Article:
on the rocky path in the parable, I heard the Word, but the devil took full advantage of my ignorance, and snatched the meaning away before it could penetrate my heart. As time passed, I made attempts to grow in my faith by attending
different retreat programs. There, I was re-awakened to the things of God. Suddenly, Mass had a new energy, the readings had a new place for me as God breathed, and the homilies touched my heart, as if they were written just for me. Filled with a new desire to become closer to God, I vowed to say a daily rosary, attend Mass faithfully, and not avoid my yearly required confession. For a bit, I’d sing a little louder in church, long for my prayer time, and even subscribe to a Catholic magazine. Yet, over time, without the encouraging support of the retreat team, the consistent study of Scripture or finding quiet time for prayer—all wonderful ways to nourish a tender sprout of faith—the roots were not strengthened and it withered away again. However, this left behind an empty feeling within me; a thirst for
1 Luke 8:4-15 (New Living Translation) something more, perhaps even a longing for those euphoric feelings experienced during the days, weeks, and even months following the retreats.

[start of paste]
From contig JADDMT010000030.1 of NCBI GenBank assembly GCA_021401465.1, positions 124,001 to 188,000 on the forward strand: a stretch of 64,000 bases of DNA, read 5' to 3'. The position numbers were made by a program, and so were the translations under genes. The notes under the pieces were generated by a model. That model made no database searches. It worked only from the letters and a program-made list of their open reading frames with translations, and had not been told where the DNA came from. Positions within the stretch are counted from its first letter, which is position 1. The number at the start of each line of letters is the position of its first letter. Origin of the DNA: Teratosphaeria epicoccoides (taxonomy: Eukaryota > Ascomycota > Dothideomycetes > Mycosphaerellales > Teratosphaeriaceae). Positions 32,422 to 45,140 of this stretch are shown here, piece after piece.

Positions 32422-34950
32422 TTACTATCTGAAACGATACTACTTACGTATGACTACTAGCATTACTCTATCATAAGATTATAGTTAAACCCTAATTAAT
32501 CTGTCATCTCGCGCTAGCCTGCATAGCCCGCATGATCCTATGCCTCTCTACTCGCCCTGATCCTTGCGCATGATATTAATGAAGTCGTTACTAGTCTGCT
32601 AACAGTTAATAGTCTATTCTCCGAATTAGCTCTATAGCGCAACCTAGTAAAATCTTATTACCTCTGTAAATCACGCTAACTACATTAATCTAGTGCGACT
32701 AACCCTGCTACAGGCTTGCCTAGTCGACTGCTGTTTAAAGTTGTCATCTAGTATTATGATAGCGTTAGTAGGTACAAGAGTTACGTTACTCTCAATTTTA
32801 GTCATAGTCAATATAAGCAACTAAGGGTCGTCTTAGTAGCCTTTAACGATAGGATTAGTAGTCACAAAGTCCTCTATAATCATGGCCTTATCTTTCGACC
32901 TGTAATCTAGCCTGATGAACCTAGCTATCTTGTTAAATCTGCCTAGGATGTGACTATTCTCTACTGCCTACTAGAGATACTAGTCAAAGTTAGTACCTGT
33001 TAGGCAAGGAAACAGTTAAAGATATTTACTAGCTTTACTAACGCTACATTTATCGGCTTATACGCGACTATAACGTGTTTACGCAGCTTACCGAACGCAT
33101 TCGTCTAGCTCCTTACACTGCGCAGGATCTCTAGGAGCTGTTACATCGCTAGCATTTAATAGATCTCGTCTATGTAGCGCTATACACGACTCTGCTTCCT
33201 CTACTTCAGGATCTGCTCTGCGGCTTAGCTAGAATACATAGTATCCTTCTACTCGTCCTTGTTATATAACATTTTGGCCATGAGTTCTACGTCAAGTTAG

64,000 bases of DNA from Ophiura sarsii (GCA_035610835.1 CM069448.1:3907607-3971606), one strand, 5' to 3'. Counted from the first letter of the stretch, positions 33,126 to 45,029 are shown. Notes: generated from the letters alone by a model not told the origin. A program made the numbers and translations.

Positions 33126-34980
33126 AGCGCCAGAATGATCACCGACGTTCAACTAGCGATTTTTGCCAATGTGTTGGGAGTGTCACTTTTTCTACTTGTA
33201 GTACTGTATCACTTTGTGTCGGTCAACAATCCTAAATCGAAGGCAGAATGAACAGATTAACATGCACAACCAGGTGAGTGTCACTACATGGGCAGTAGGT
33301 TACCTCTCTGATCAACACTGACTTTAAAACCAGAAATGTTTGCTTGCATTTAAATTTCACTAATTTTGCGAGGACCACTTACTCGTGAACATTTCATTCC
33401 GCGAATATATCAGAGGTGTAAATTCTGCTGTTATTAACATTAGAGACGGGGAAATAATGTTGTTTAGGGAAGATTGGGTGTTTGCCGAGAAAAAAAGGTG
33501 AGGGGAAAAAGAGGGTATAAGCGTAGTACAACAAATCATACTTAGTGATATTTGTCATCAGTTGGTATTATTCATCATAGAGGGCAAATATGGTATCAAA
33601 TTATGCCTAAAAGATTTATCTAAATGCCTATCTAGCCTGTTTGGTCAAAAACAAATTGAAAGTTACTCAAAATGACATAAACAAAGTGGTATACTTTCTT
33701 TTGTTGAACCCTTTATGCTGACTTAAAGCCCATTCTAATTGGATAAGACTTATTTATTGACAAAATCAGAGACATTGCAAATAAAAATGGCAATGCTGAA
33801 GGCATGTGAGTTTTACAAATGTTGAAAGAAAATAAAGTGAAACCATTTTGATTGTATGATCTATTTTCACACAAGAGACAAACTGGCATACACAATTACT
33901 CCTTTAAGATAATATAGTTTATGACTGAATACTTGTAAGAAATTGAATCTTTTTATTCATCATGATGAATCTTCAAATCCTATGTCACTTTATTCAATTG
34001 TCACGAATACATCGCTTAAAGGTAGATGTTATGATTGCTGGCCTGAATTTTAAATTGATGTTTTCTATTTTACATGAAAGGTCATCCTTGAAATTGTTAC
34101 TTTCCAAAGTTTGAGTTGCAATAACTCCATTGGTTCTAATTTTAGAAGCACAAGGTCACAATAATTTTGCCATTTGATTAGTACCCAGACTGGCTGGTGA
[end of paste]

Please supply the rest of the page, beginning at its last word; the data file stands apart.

As I grew older, my focus became being a wife, mother (occasional nurse, counselor, teacher), homemaker (cook, housekeeper, chauffer), as well as a plethora of assorted careers. The thorns of this world grew all around me. Any seeds dropped by priests, friends, or the occasional inspirational speaker would be choked with the weeds of daily worries, concerns, and tasks. Time spent with any “religious” reading materials—books, magazines, the Bible—would cease to exist. I hardly had enough time to read bedtime stories to my children, never mind the Bible, which I struggled to understand anyway. Prayer would consist of a quick blessing before meals (if the family was enjoying a rare meal together), or the obligatory Our Father or Hail Mary before drifting off to sleep. This was a habit I probably continued to practice only because my grandmother taught it to me as a child, and had become ingrained as a normal part of bedtime routine, more than a conscious effort to review my conscience or spend quality time with the Lord. The one thing that did remain consistent was my weekly attendance at Mass, but not because I felt spiritual growth from it. It was my insurance policy. I imagined that God put a check mark next to my name on some heavenly attendance sheet so I could be sure to be remembered at the hour of my death. At least, that is how I saw it during the spare moments I would give any thought to “things of above,” in between my kid’s music lessons, soccer games, and other activities, not to mention my board meetings, school volunteering, and social engagements. The thorns of this world were choking the tender plants, providing me little opportunity to grow in my faith.